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Google employees are quitting over USA military 'Project Maven' tie-up

15 May 2018, 09:08 | Kevin Scott

MQ-9 Reaper unmanned aerial vehicle

MQ-9 Reaper unmanned aerial vehicle

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According to tech news site Gizmodo, many Google employees have resigned in objection over a contract between the tech giant and the Pentagon.

About a dozen Google employees resign in protest against the continuation of the company's participation in the military Project Maven.

Meanwhile, it has been reported that more than 90 academics have this week released an open letter that has called on Google to end its work on Project Maven and to support an global treaty prohibiting autonomous weapons systems.

Remember when 3,100 Google employees signed a protest letter over the use of Google's machine learning algorithms to help drones identify and track objects for the US Department of Defense?

A spokesperson said: "The technology is used to flag images for human review and is meant to save lives and save people from having to do highly tedious work". But some employees think people, not algorithms should be responsible for this potentially lethal job, and that Google should not participate in a military operation.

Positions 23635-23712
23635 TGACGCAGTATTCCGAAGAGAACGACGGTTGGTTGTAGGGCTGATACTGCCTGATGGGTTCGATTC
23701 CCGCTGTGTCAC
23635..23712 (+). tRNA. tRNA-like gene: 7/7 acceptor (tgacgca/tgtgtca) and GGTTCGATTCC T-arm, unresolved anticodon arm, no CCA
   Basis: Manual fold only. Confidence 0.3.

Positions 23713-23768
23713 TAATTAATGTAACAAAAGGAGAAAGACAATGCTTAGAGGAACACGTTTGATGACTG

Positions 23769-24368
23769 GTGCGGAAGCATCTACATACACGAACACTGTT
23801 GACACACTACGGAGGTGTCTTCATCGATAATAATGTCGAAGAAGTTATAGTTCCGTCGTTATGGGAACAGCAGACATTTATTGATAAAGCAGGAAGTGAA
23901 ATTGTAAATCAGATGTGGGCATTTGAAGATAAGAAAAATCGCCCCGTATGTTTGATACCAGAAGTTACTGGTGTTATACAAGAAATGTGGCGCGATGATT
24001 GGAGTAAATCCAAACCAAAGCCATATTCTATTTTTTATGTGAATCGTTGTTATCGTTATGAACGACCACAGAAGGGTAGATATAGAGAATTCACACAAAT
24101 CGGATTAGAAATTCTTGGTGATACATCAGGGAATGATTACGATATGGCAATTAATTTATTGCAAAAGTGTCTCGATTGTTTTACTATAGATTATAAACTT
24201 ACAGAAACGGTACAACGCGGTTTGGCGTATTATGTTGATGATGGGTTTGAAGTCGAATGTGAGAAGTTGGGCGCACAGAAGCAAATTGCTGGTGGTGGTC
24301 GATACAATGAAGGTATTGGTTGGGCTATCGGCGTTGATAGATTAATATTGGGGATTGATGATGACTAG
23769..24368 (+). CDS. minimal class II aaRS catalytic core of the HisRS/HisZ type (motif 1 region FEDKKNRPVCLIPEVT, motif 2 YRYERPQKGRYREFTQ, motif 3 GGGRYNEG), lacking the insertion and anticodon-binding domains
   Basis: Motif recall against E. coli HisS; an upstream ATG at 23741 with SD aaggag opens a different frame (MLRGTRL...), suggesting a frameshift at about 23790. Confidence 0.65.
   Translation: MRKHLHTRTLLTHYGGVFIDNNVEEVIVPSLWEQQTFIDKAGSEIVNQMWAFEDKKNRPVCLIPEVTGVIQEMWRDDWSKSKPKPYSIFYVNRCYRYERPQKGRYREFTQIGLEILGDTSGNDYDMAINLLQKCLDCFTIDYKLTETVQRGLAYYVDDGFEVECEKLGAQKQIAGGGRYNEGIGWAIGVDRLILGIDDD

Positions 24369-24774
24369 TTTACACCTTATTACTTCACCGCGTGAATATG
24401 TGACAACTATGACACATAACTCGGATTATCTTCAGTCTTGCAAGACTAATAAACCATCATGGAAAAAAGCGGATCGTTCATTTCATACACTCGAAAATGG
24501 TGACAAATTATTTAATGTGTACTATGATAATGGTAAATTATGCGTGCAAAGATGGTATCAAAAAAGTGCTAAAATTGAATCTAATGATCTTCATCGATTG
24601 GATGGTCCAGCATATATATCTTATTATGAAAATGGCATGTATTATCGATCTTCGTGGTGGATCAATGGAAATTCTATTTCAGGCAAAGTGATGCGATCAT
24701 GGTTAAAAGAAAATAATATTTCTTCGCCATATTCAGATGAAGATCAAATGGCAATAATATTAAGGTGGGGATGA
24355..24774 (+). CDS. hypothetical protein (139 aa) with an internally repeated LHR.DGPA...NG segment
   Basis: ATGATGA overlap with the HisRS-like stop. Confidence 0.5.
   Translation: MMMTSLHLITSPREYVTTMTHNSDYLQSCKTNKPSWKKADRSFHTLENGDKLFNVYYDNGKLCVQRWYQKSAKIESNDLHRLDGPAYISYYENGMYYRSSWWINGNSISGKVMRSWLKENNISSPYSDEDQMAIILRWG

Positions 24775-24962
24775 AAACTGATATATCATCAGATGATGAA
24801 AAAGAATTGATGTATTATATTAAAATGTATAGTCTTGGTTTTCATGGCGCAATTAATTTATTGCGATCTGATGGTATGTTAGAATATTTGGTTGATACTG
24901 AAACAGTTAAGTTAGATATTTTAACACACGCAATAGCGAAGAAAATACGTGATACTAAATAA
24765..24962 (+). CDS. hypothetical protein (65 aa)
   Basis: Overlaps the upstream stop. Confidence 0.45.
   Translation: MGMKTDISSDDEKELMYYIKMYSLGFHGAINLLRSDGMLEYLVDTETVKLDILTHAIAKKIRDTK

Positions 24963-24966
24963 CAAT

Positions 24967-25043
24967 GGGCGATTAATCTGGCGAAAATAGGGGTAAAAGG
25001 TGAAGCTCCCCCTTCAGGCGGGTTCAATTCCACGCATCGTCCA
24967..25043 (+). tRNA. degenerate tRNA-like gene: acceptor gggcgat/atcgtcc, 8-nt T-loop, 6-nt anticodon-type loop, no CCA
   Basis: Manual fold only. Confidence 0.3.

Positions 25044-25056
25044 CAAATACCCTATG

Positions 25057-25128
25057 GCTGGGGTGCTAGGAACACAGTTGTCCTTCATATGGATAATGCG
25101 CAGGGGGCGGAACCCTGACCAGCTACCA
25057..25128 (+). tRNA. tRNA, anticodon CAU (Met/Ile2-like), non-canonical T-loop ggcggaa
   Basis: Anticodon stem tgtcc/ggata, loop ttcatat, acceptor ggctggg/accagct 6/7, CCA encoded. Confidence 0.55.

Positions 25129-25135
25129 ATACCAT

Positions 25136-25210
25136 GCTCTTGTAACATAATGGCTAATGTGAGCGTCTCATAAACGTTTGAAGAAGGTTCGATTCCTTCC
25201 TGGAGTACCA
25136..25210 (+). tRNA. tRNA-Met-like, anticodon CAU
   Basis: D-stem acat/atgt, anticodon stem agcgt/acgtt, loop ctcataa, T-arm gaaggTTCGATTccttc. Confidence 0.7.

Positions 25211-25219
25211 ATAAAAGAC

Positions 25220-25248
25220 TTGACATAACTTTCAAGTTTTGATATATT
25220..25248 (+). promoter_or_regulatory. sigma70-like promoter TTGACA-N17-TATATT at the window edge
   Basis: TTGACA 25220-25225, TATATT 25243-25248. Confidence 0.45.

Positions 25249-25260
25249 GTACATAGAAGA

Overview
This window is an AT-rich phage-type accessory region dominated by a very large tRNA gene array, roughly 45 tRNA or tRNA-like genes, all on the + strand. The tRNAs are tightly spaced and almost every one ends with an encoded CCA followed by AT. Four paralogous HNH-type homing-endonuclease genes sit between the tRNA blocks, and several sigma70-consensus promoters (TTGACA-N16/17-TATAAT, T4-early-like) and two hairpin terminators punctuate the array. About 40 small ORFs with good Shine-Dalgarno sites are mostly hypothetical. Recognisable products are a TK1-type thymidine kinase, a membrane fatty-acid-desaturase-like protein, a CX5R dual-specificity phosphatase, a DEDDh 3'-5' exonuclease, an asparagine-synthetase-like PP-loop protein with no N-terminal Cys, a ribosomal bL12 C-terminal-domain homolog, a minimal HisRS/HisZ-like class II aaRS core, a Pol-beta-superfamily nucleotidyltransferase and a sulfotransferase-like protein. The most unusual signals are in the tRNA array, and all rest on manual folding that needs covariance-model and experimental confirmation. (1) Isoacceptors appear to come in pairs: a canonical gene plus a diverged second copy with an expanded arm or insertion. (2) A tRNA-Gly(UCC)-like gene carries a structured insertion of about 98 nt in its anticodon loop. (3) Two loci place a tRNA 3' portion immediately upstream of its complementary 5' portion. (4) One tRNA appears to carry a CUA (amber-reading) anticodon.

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The petition read in part "We believe that Google should not be in the business of war".

Employees who signed the petition are calling on Google to cancel Project Maven and "draft, publicise and enforce a clear policy stating that neither Google nor its contractors will ever build warfare technology". In March, several Googlers were reportedly "outraged" and "concerned" over revelations that Google was actively collaborating with the Department of Defense on drone-related surveillance technology. It has been deeply controversial within Google, with employees saying that it jeopardises trust and goes against the company's core beliefs.

Since all the employees spoke to Gizmodo anonymously, we haven't been able to independently confirm the report.

Google did say in April that input from staff relating to the project was "hugely important and beneficial" and said that policies and safeguards would be written regarding AI and military projects. Project Maven's first goal is to help the military defeat terror group ISIS and the Pentagon hopes that the AI could help to "enhance military decision-making". Whilst unofficially, we know more than the government admits, Google is bound by what the public knows officially and so, therefore, there's likely to be a lot of discussions where people are prevented from discussing things that everyone knows - something that flies in the face of Google's obsession with transparency.

"With Project Maven, Google becomes implicated in the questionable practice of targeted killings".

ZDNet has asked Google for comment and will update the story if it receives one.



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